Someday, perhaps I too can become Mayor of Pleasantview and go to work in a helicopter if I continued to play hard.

Created for
Minions, and I dunno, Aladdin.
Brogues – Chanel. Journal & Journal coverShinola. Necklace – JetSet Candy. Lip Balm – Creme de la Mer.

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I like assorting DESK ESSENTIALS (like this Shinola journal cover) where I can see and access them easily. Sometimes I look up and realise I’m working within a setup that resembles an Instagram flat-lay and chortle at the ridiculousness of this to-the-core blogger lifestyle. I then proceed to organizing the pens and pencils in order of height and colour, and realise it’s perhaps a bigger problem.

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As much as I pipe on about pizza and burritos, there’s nothing better to soothe a congested mind than to immerse into PHYSICAL ACTIVITY, or simply taking the time to listen to your own BREATHING. Again, I recommend the 30-day yoga challenge for those chickenshits like me, who can’t commit to a whole year of gym membership.

iPad holder – Shinola. Dermaclear clay mask - Dr Jart. Bracelets – X Jewellery.

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I say ‘Play’ because most of this ends up down the front of my shirt and I end up smearing paint all over my chesticulars and smearing them on a sketchbook and/or canvas. There may also mysteriously be some Jessica Simpson playing in the background and soap bubbles floating around. PLAYTIME.
Animal Egg cup – Liberty. Leather Pouch & Sketchbook – Shinola. Bracelet – X Jewellery. Watch – Shinola.

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Created for
The oompa loompas, who else.

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I am currently in a 10-hour flight as I write this, wedged awkwardly between a man clearly too bulky for his seat (*cough*my other half*cough*) and a makeshift stack of deflated pillows in vain attempt to cushion the plastic wall. One pillow, in particular, looks incredibly disgruntled with very apparent embossing of my rear-end from the first three hours of flight on its face. Still seven hours to go, and these photos depicting downright comfort, tease with gusto.

Bed – Next. Pillow & duvet cover – Yves Delorme. Grey cushion & Bedside table – West Elm.

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Pink towels – Yves Delorme.

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Our new flat came unfurnished, and the old one detained all furniture – so for three weeks in March we retired each night, to an air-mattress on the floor – in a barren room – and contemplated more times than once, moving to the local train station/under the bridge due to ass-coldness. The very day the broadband was hooked up, we searched for affordable bed options, and found this upholstered double bed at Next with a Pocket Sprung Cool Mattress and decided to end this first world problem. Of course, if I had my way the new bed would be equipped with an in-built furnace and a hug-machine, but this grey beauty was the next best thing/ Turns out, the memory-foam mattress is now the source of the ‘Ahhhhh’ at the end of each day. A creamy duvet & pillow covers came next – and the towels. Pink, of course (a la everything else so far in the new flat), from Yves Delorme. And one by one, the flat became a home – one under-bed drawer with leftover pizza, at a time.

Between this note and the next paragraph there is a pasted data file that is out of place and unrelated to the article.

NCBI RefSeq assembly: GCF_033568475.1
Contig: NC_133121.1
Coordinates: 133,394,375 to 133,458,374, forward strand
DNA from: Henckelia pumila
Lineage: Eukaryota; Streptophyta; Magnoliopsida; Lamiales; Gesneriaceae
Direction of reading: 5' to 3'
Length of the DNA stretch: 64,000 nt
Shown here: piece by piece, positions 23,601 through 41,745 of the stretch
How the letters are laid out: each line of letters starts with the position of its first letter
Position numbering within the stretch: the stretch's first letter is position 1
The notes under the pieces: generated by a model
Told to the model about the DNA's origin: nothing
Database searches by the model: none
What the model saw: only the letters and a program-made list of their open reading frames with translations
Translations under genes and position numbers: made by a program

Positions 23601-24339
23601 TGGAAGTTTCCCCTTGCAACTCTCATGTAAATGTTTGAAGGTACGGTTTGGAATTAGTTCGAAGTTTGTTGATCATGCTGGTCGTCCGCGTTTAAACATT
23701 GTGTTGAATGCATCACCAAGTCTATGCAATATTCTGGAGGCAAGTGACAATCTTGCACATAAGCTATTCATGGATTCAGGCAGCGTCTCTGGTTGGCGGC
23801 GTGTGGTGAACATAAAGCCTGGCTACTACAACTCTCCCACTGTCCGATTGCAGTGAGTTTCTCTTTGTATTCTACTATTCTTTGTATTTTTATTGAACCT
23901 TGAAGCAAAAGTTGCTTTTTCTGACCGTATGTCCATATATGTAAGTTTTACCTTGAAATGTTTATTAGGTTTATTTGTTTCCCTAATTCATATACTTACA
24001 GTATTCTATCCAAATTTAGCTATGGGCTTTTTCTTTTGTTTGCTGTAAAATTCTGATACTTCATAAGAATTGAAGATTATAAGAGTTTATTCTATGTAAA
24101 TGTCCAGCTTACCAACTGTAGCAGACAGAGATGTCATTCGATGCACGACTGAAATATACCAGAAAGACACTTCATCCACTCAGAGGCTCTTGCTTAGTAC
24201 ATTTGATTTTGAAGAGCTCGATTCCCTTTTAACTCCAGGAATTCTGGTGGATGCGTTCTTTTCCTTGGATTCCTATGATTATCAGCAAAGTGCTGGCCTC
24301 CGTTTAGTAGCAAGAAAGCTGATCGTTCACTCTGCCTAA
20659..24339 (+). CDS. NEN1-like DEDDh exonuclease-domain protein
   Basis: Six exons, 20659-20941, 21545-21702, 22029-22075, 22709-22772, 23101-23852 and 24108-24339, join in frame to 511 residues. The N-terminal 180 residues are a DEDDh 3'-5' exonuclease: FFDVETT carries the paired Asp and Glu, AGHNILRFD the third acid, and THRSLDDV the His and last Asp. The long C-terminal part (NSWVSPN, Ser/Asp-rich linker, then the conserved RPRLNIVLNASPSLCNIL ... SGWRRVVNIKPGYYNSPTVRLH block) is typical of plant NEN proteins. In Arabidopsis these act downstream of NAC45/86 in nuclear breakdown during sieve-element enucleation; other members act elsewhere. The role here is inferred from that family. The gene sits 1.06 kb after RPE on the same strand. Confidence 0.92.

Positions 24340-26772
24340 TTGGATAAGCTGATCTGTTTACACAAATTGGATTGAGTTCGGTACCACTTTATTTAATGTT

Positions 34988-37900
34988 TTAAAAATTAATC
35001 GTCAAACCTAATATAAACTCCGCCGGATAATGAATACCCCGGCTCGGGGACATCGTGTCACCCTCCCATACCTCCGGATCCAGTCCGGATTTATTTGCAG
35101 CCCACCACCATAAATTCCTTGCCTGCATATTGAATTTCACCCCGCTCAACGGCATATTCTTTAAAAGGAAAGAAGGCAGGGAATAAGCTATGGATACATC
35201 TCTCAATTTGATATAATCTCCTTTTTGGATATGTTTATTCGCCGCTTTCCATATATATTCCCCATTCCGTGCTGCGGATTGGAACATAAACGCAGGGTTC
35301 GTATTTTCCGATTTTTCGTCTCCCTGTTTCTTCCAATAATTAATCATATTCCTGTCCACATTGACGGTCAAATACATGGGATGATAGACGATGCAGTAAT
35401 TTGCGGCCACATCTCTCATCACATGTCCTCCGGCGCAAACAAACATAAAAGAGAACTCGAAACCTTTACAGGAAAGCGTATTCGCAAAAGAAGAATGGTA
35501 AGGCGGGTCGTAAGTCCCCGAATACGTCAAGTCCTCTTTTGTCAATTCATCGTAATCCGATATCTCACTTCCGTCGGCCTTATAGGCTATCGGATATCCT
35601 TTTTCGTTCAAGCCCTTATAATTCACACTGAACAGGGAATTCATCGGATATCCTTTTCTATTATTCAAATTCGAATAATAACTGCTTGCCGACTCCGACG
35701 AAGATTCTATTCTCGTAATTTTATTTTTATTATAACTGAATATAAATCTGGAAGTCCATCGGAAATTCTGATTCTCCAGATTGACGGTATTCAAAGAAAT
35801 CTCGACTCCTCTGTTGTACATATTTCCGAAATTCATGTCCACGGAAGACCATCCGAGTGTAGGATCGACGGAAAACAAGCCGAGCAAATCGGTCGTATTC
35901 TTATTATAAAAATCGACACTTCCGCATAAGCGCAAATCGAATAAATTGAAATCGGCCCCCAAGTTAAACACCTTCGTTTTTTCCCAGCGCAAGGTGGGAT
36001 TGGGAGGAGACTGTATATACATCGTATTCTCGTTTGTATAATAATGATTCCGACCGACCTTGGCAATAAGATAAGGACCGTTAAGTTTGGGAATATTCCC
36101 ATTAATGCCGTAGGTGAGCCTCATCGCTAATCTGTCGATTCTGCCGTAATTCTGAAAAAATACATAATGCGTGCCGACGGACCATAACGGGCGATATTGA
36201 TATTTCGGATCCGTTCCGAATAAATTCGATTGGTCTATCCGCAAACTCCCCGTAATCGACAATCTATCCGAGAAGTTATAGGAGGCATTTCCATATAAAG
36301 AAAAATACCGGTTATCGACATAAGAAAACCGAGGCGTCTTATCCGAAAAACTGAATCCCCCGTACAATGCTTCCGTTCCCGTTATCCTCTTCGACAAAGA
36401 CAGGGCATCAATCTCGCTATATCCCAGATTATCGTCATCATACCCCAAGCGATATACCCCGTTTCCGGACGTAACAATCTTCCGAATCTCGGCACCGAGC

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And one by one, the flat became a home – one under-bed drawer with leftover pizza, at a time.

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Candle – Dolce & Gabbana. Perfume – Gucci Bamboo. ‘Hello’ Ornament – West Elm.

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Tackling the space issue
Combining two rooms into one

The two things you will learn about London in the first hour: 1) WALK ON THE LEFT, STAND ON THE RIGHT (this quite literally will be yelled at you in the tube, but you will never have a conversation with a stranger otherwise), and 2) Every space is multi-purpose: Heathrow, for instance, is basically a giant sandwich shop that is also occasionally an airplane parking lot. With nearly 9 million inhabitants trying to divide into cupboard-studios and oddly shaped 2-bedroom flats, walls are no longer used for what it’s made for. (Which reminds me: for the love of God, landlords, stop trying to make cheap IKEA screen-dividers happen, it’s not going to happen.) I, for one, don’t remember the last time I’ve actually been in a ‘living room’ that didn’t have some part of the kitchen and/or bed/closet spilling out into a corner, but perhaps I should stop hanging out with teenagers.